Time-Resolved DRIFTS, MS, and Resistance Study of SnO2 Materials: The Role of Surface Hydroxyl Groups in Formation of Donor States

Roman G. Pavelko*, Helen Daly, Michael Hubner, Christopher Hardacre, Eduard Llobet

*Corresponding author for this work

Research output: Contribution to journalArticlepeer-review

15 Citations (Scopus)

Abstract

Time-resolved DRIFTS, MS, and resistance measurements were used to study the interaction of undoped and Pd-doped SnO2 with H-2 in air and argon at 300 degrees C. Using first-order kinetics, we compare the time constants for the resistance drop and its partial recovery with those of the surface hydroxyl evolution and water formation in the gas phase upon exposure to hydrogen. In the case of the undoped oxide, resistance and bridging hydroxyls (BOHs) evolve similarly, manifesting a fast main drop followed by recovery at a similar rate. The rate of water formation for this material was found to be much slower than that of the main drop in both the resistance and BOHs. In contrast, the resistance change for SnO2-Pd appeared to be similar to that of water formation, and no correlation was found between the evolution of resistance and surface OHs. Isotopic exchange on both materials revealed that water formation occurs via fast and slow hydrogen transfer to surface oxygen species. While the former originates from just-adsorbed hydrogen, the latter appears to proceed from the preadsorbed OHs. Both surfaces exhibit close interaction between chemisorbed oxygen and existing bridging OH groups, indicating that the latter is an intermediate in the hydrogen oxidation and generation of donor states on the surface.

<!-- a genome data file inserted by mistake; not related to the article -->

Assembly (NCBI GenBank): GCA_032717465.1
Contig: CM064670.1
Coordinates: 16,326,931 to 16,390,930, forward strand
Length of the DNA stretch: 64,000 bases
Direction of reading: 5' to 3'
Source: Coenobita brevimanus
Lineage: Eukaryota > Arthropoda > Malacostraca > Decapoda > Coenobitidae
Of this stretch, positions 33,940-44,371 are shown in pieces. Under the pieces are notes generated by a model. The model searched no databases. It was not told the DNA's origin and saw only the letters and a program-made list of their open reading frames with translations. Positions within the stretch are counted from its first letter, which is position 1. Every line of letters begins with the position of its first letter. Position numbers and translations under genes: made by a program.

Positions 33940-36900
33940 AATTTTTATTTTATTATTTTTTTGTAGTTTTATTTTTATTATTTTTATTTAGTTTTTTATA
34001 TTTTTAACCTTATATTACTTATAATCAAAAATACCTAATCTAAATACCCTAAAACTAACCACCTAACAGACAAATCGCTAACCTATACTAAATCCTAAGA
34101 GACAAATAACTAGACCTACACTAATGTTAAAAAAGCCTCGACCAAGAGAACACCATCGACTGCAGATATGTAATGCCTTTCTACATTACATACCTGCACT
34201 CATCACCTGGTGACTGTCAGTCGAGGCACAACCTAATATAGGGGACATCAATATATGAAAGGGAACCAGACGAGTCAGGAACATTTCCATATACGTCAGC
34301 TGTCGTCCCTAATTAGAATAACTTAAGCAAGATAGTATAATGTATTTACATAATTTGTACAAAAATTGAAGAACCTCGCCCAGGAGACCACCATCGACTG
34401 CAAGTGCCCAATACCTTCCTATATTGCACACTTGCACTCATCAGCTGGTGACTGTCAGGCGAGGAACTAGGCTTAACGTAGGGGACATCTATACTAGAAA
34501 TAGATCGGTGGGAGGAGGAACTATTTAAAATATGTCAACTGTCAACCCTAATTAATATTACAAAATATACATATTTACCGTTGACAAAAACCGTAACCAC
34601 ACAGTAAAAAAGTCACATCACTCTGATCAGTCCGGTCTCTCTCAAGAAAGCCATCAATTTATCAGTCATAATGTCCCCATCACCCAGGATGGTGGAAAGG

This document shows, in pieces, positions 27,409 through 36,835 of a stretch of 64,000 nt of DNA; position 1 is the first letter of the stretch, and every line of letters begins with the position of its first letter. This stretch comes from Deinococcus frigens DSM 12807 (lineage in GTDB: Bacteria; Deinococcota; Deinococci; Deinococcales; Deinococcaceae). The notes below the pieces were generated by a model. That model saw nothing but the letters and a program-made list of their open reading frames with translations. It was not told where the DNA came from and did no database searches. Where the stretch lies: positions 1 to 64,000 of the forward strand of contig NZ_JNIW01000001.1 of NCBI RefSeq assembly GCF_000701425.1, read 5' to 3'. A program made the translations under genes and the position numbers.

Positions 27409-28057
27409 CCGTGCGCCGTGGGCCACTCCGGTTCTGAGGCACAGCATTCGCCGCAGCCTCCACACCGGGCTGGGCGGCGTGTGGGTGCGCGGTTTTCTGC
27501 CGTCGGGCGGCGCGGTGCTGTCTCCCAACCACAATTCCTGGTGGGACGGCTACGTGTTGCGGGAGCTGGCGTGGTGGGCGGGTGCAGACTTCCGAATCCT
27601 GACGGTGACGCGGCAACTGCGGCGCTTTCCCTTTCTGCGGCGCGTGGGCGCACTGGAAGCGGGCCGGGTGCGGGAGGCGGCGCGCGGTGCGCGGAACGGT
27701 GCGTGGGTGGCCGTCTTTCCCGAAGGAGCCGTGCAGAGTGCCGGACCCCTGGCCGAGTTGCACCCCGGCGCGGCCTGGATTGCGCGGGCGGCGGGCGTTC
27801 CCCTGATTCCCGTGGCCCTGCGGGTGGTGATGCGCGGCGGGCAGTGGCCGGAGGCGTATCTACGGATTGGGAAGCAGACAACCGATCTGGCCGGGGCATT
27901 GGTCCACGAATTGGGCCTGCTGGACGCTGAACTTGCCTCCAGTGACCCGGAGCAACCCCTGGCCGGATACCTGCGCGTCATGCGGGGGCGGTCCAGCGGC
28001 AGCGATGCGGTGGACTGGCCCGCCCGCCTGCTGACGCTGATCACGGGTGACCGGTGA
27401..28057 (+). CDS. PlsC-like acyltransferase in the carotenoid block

Original languageEnglish
Pages (from-to)4158-4167
Number of pages10
JournalJournal of Physical Chemistry C
Volume117
Issue number8
Early online date30 Jan 2013
DOIs
Publication statusPublished - 2013

Keywords

  • H-2/D-2 EXCHANGE
  • FTIR SPECTROSCOPY
  • BRONSTED ACIDITY
  • OPERANDO SPECTROSCOPY
  • WATER-VAPOR
  • INFRARED ABSORPTION
  • CARBON-MONOXIDE
  • EXCHANGE-REACTION
  • OXIDE GAS SENSORS
  • TIN DIOXIDE SURFACE

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